The tunic fabric, since it is handloom and vegetable dyed, feels so comfortable on the skin [especially during hot humid summer] and the fabric also drapes well.

this is simple kutchwork pattern to work. try it and if it poses a problem, state them  on the comments. let me see if  can do anything about it.

Happy stitching.

The simplified version of the sleeve kutchwork work pattern was drawn for the centre.

oligreenindigokutch-pattern

oligreenindigokutch-pattern

The inside part of the three squares were worked first. The picture shows the working on the outer edges, this was done in one continuous journey for each element.

oligreenindigokutch-yokewip1

oligreenindigokutch-yokewip1

After completing the interlacing on the pattern-

oligreenindigokutch-yokewip2

oligreenindigokutch-yokewip2

The outline for the mirrors done in chain stitch.

oligreenindigokutch-yokewip3

oligreenindigokutch-yokewip3

The yoke after working the mirrors in light blue.

oligreenindigokutch-yoke

oligreenindigokutch-yoke

The sewn tunic on my next post.

Whenever a tunic made of two or more fabrics it inspires me to design something ethnic. With this purpose in mind two fabrics were chosen. They were block printed with vegetable dye.
Sometimes the colour of the dyes gives the print a name- kalamkari. Kalam means pen. kari means work. I have seen a kalamkari artisan drawing on a fabric.
The fabrics of this tunic was commercially block printed with the same vegetable dyes. The tunic was made of three panels, the centre in olive green and the sides in indigo. And the sleeves were also in olive green.
The kutchwork patterns were individually drawn for the centre and the sleeves with spaces for mirrors.
The detail of the sleeves.
The pattern-

oligreenindigokutch-sleevepattern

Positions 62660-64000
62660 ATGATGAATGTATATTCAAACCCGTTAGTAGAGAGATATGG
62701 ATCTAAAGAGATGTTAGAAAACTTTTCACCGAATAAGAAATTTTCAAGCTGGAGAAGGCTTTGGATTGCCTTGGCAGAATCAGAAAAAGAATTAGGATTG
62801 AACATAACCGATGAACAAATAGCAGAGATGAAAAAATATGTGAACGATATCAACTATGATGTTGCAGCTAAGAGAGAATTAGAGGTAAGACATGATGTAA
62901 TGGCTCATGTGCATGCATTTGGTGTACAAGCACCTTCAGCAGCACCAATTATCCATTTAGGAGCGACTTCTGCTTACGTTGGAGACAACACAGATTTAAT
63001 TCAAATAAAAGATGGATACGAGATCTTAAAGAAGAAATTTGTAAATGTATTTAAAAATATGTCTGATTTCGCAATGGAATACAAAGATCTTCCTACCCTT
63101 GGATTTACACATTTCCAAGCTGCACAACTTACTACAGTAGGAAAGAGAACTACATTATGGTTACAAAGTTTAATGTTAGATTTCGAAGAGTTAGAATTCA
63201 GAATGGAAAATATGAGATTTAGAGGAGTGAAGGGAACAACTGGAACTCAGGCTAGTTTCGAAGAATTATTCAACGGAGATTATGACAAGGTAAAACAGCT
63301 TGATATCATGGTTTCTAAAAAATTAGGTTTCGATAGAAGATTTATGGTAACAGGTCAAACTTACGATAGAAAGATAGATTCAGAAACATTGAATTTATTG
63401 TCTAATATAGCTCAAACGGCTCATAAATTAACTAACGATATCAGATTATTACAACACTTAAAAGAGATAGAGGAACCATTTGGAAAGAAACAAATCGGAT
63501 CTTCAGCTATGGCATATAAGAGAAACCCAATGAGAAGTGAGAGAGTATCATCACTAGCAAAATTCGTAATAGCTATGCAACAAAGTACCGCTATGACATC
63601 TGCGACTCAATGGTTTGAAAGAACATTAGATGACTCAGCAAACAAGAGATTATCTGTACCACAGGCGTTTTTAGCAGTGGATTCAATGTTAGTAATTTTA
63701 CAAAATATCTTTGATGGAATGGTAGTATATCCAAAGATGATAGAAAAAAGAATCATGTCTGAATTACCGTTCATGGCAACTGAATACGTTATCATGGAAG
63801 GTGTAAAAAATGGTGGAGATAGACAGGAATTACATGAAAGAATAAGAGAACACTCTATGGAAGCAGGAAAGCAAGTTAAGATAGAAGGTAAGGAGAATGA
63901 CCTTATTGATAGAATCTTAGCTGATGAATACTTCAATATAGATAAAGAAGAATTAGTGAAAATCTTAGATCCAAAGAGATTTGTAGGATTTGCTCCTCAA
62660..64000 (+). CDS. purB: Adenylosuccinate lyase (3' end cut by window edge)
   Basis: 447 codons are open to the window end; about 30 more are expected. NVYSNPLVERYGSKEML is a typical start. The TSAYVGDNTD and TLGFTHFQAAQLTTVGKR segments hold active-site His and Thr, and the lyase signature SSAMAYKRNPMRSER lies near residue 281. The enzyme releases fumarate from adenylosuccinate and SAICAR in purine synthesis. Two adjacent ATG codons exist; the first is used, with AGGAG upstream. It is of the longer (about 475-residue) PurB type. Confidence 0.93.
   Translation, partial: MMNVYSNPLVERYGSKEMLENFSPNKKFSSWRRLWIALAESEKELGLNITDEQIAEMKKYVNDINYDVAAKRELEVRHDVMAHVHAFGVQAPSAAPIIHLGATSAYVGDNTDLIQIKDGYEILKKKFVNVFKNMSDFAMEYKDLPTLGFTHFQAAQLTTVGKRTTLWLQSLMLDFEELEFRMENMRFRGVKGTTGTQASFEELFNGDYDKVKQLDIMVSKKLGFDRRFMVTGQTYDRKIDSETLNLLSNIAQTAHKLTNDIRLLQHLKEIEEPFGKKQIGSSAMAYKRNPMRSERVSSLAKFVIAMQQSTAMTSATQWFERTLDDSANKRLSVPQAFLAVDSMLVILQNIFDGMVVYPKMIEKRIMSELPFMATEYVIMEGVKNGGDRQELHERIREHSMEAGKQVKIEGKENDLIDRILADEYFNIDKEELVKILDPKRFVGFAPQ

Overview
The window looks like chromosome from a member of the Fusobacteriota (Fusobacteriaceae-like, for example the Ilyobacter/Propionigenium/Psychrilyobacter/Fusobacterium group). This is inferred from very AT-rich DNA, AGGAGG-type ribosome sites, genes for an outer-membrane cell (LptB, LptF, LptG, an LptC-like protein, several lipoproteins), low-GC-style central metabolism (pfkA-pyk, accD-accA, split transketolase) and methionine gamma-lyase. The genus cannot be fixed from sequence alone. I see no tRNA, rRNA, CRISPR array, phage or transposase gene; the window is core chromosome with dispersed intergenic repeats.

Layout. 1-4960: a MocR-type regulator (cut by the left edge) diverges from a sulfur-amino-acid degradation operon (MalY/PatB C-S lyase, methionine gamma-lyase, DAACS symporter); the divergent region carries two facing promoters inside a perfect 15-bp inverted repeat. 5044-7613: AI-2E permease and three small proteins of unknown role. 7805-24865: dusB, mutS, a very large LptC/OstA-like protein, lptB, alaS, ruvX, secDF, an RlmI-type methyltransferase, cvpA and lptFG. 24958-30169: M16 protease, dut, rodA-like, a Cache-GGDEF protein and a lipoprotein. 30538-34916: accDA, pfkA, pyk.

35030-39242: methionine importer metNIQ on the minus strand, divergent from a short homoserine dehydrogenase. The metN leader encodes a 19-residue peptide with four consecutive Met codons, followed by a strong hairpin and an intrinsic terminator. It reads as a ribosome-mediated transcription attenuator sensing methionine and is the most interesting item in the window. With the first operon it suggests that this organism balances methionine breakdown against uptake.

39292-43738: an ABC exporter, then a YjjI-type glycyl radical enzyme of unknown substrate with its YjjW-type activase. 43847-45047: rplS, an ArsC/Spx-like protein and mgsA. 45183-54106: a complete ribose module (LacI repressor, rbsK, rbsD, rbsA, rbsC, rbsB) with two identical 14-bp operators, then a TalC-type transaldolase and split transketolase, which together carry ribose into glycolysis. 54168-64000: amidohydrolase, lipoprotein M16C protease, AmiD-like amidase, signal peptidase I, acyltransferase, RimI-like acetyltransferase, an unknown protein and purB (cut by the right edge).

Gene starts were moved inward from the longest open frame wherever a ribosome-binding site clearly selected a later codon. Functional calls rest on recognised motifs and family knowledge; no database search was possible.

oligreenindigokutch-sleevepattern

The kutchwork was done in medium pink on dark blue fabric. The mirrors were worked in light blue thread. All the intersecting squares were worked in the first stage.

oligreenindigokutchsleeveswip1

oligreenindigokutchsleeveswip1

The outlining journey and interlacing

oligreenindigokutchsleeveswip2

oligreenindigokutchsleeveswip2

The olive green squares in chain stitch

oligreenindigokutchsleeveswip3

oligreenindigokutchsleeveswip3

The completed sleeve panels

oligreenindigokuthcsleeves

oligreenindigokuthcsleeves

The details of the yoke and the tunic on my next post.

I had this plain handloom mangalagiri tunic in red. This was to be a short tunic or kurthi to be worn with black jeans. There was also a semi white fabric block printed with red borders. I had asked the tailor to mark the places for embroidery, namely, the sleeves and the neckline, which he did.
The embroidery pattern-

redmironredtunic-pattern

redmironredtunic-pattern

This pattern was the sleeves and a part of it was for the centre of the kurthi, below the neckline. The kutch work pattern and the mirrors were all worked with red thread. The mirrors inside the squares were outlined with black thread and the rest of the mirrors were outlined with peach silk thread. The centre-

redmironredtunic-centre

redmironredtunic-centre

The pictures were taken after the tunic was sewn by the tailor. The border on sleeves.

redmironredtunic-slborder

redmironredtunic-slborder

The embroidery on sleeves-

redmironredtunic-sleevesemb

redmironredtunic-sleevesemb

The tunic-

red mirrors on red tunic

red mirrors on red tunic

The fabric being handloom cotton was slightly transparent, the tailor wanted to attach a lining fabric for this, which I convinced him was not necessary. After a wash, it was no more transparent. There was a concern about the red running into the white borders which fortunately did not happen.